Noteherder and McCloud have visited our pages before. They make pleasing combinations of soprano sax improvisations with electronic music, and Field Log (NO NUMBER CDR) contains five such examples of their craft, with Bartosx Dylewski appearing as ‘Extra Voice’. Maybe short 3-4 minute pieces suits them well; this record has a nice sense of urgency which I like, mostly propelled by the zippy sequencer blips and groopy bursts emanating from Geoff Reader’s black boxes. Good abrasive textures and bad-tempered moods, plus a rough edge to the recording quality. Their work always seems to have a slight edge of danger.

German genius composer Marcus Schmickler once again displays his high ambitions with his newie Palace of Marvels (Queered Pitch) (EDITIONS MEGO 113), aiming at creating a sort of impossible music, the audible equivalent of an optical illusion. It’s based on a scientific discovery called the Shepard-Tone, a phenomenon concerned with rising and falling tones which don’t seem to get anywhere (much like an M.C. Escher staircase), and Schmickler intends his ideas to resonate into the worlds of fine art (via art historian E.H. Gombrich) and politics, through Jacques Attali. This may seem a heavy intellectual burden to place on the shoulders of this highly abstract computer-based synth music, but you’ll be astonished at the results. Without understanding why or what’s happening to you, a palpable sense of disorientation falls upon your corporal frame, and you’ll find yourself trying to sip a bottle of beer through your elbow. My copy is in a plain “promo” card sleeve but as usual I will make every effort to provide an official cover image for my readers. Also available as a double LP.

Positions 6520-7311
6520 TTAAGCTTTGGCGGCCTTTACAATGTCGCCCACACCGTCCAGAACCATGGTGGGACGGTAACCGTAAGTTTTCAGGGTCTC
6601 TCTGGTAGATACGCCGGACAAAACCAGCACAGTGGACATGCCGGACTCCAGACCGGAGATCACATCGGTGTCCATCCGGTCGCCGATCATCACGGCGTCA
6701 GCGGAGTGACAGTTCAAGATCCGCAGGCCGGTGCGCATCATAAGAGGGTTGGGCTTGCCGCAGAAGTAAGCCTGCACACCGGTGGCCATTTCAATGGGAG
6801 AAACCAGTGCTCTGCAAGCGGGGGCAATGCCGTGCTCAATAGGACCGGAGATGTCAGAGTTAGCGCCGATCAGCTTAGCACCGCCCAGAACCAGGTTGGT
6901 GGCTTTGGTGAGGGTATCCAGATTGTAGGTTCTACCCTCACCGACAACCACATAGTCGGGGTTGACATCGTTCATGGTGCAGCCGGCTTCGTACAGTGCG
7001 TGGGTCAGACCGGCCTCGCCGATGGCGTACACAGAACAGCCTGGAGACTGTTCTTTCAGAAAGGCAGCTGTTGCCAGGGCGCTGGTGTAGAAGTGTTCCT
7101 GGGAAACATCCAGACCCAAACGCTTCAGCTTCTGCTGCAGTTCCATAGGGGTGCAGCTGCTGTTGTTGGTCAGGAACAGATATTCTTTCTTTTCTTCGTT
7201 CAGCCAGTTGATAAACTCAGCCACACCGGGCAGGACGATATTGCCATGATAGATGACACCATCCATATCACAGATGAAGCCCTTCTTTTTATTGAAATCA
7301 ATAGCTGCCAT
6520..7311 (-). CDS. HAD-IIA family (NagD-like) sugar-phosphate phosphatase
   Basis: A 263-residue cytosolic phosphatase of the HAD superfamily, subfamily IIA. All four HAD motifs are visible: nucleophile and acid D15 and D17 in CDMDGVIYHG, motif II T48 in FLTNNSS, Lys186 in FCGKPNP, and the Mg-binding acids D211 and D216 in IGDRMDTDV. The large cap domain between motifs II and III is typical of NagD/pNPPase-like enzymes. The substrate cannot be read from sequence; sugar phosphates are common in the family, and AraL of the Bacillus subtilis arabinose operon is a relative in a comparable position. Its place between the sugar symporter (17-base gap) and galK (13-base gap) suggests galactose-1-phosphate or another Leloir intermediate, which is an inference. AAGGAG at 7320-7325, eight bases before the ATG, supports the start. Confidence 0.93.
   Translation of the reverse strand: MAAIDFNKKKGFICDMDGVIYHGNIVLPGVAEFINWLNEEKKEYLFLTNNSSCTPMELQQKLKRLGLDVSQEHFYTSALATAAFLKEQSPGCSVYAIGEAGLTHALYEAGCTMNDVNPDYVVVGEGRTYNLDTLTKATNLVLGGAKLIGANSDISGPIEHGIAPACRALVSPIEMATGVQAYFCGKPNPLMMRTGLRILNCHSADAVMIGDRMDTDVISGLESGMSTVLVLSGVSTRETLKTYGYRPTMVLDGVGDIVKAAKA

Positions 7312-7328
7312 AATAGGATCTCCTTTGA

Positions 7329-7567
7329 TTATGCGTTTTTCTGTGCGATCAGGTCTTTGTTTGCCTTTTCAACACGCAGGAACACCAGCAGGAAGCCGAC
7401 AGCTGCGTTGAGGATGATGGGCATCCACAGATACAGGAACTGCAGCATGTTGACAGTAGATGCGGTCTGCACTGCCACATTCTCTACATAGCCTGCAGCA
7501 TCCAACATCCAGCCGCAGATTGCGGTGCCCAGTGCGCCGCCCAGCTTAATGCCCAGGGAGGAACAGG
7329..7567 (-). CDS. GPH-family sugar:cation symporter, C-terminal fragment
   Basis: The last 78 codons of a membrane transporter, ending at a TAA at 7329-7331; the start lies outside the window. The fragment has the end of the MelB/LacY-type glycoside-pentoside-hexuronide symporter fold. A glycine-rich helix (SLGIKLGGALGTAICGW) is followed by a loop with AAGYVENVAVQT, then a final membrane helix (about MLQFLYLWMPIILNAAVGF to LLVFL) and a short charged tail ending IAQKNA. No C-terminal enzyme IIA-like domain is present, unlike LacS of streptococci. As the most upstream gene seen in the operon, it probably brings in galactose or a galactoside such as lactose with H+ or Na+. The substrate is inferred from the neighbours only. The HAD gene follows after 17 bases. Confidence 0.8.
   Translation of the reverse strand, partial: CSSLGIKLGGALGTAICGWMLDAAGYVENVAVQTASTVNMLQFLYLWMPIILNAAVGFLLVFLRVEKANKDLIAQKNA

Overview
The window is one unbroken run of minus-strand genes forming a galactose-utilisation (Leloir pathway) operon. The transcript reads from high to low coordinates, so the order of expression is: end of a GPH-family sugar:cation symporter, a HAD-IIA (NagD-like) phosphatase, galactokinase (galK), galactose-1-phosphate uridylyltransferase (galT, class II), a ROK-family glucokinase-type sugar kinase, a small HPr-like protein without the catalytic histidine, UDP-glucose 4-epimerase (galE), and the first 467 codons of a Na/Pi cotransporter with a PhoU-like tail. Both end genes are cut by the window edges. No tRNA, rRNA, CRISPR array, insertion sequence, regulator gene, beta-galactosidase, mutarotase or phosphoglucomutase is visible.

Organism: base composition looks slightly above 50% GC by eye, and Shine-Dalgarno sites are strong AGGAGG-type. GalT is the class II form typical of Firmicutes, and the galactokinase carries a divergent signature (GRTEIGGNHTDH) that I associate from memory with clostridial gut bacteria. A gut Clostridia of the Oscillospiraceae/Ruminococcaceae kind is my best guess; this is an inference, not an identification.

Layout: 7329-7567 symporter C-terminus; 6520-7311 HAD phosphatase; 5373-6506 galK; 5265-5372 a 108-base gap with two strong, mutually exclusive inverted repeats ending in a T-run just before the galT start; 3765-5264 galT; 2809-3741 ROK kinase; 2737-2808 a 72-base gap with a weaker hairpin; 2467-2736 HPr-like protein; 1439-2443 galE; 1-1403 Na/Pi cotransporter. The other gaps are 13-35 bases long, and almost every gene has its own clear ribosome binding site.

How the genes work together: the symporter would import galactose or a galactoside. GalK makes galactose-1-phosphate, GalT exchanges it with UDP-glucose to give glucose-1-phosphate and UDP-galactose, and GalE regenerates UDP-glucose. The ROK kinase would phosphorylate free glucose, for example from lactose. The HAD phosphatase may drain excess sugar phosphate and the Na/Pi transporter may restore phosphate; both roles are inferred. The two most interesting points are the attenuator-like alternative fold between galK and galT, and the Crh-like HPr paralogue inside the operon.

Following their recent Merzbow item (see earlier post), Prisma Records offer us another crossover item that plants its feet in the worlds of music and gallery art. There’s only one seven-minute track on Hommage à Anna-Eva Bergman (PRISMA CD709), but it’s a singularly gorgeous and intricate piece of cello work, rich in ideas and intellectual rigour, while quietly incandescent with a sort of doomed, ghostly beauty. Tanja Orning was commissioned to make the work for an exhibition of Bergman’s drawings in 2002; I think she’s only performed it on one other occasion since then, for a retrospective exhibition in 2010, and this is the recorded version we hear. Less is more. That’s one of Bergman’s artworks on the cover, called ‘Blue Mountain’, and that’s the kind of drawing where I think you just need to stand in front of the actual piece of paper and let it sink slowly into your central reservoir. I never heard of Bergman’s art before, but it looks like she had the kind of deep intuitive relationship with the landscape (and the sky) that few souls are blessed with. You could do worse than taking this virtual tour on YouTube while spinning this excellent record.